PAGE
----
Imagine a factory where robots are trained like humans, equipment breakdowns are fixed before they happen, and large product varieties are streamlined at the same time – and completely automated. Believe it or not, this futuristic manufacturing isn’t a page from science fiction. It’s what factory manufacturing in the future will actually look like, and it’s here sooner than you think. Adapting your facility to these changes is a wise move to survive in the food manufacturing competition. Let’s take a look at these remarkable innovations in greater detail.
You may have heard about the Internet of Things, a current point in our technology that has made the “smart home” possible. Doorbells with live video streaming, thermostats that are controlled by your faraway smartphone, and voice-activated systems are all items that are connected to the internet thanks to cloud and smartphone software. Smart home technology has also made its way into the food industrial world and is known as the Industrial Internet of Things (IIOT). With this futuristic manufacturing capability, food factory infrastructures can be more intuitive and proactive in daily business rather than reactive and cumbersome.
One such example is predictive repair maintenance. A digital model ‘copy’ of the factory machine is stored as data in a factory cloud drive. The digital copy keeps track of the physical machine’s ‘health’ by making sophisticated approximations of when and where certain parts may wear out or no longer function. In this way, maintenance is performed on an as-needed basis instead of an inflexible schedule that can inhibit productivity. The virtual predictive repair maintenance is also proactive instead of reactive, which is safer and can save on more costly repairs down the road.
While some may see smart-connected food factory manufacturing as a security risk, it is actually safer. The truth is that most factories at this stage of the game are connected to the internet in some way or the other, but many of these programs are outdated. Studies show that factory robotics with outdated software are much more likely to be attacked by cybercriminals because they are connected to a public IP address and have many exposed programming loopholes. Food factory robots connected with secure smart technology, on the other hand, are only connected to a private IP address within the company. This ensures that the behavior of food factory equipment is predictable and therefore safer for present factory employees.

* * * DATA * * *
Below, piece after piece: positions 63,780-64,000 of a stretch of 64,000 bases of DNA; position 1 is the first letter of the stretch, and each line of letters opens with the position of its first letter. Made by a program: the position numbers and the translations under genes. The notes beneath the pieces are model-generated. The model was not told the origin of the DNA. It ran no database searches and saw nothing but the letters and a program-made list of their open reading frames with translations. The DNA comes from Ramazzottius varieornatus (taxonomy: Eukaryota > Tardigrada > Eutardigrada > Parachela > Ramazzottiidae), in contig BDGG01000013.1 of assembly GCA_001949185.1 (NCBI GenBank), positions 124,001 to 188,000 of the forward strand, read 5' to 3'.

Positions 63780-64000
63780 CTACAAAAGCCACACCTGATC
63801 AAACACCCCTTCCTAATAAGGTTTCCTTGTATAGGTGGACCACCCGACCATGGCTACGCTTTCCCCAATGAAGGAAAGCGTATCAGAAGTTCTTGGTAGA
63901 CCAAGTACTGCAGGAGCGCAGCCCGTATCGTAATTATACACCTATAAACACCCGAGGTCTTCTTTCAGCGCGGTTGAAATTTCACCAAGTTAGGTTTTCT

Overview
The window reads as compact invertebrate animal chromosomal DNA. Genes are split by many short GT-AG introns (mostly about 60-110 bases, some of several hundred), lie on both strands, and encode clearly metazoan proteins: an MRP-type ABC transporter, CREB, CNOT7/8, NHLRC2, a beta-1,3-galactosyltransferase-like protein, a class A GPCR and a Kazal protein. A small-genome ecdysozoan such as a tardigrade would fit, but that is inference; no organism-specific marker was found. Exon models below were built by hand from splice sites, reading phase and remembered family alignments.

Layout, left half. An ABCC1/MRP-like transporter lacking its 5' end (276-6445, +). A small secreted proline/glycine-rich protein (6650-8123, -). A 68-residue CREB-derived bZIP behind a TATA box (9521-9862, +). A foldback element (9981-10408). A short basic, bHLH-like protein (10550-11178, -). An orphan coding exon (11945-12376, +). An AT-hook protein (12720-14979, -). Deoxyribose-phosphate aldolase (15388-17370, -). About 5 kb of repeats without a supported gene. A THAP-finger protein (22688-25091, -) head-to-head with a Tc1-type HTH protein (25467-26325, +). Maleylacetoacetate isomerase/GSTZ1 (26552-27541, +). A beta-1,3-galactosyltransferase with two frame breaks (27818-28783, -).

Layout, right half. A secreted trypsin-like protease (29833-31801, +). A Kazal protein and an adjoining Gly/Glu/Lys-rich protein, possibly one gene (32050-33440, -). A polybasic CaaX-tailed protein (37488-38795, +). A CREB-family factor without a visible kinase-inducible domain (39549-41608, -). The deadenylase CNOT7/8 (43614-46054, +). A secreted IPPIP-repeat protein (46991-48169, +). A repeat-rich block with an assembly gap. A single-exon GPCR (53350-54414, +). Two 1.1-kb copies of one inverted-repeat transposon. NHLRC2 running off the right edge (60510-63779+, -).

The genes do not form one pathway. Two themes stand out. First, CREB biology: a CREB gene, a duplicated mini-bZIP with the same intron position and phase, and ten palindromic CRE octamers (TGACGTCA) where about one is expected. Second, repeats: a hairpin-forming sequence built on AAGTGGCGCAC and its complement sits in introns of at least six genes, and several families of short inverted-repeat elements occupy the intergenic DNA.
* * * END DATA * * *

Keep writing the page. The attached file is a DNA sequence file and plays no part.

Futuristic manufacturing of food is naturally more productive since more sophisticated software can be programmed to streamline a greater variety of products that meet stringent consumer demands, such as products that call for many ingredients or specific dietary restrictions such as vegan and food allergies. Thanks to this sophistication, it is also simpler to train the robots than in the past. Smart robot training is almost as simple as a human, which in turn saves more on time and lengthy programming.
In short, the Industrial Internet of Things is not something to be feared but embraced in our world of food manufacturing. It’s an exciting time when mass food production can become even better, faster, cleaner, safer and ultimately healthier than before. It improves both the lives of consumers and the factory workers who take pride in making quality food products. Upcoming changes in the future will include:
Has your maintenance program alerted you to replace a part? Contact us today at Newark Wire for all your straining and wire cloth needs. We’ll keep you up to date on the latest in food manufacturing!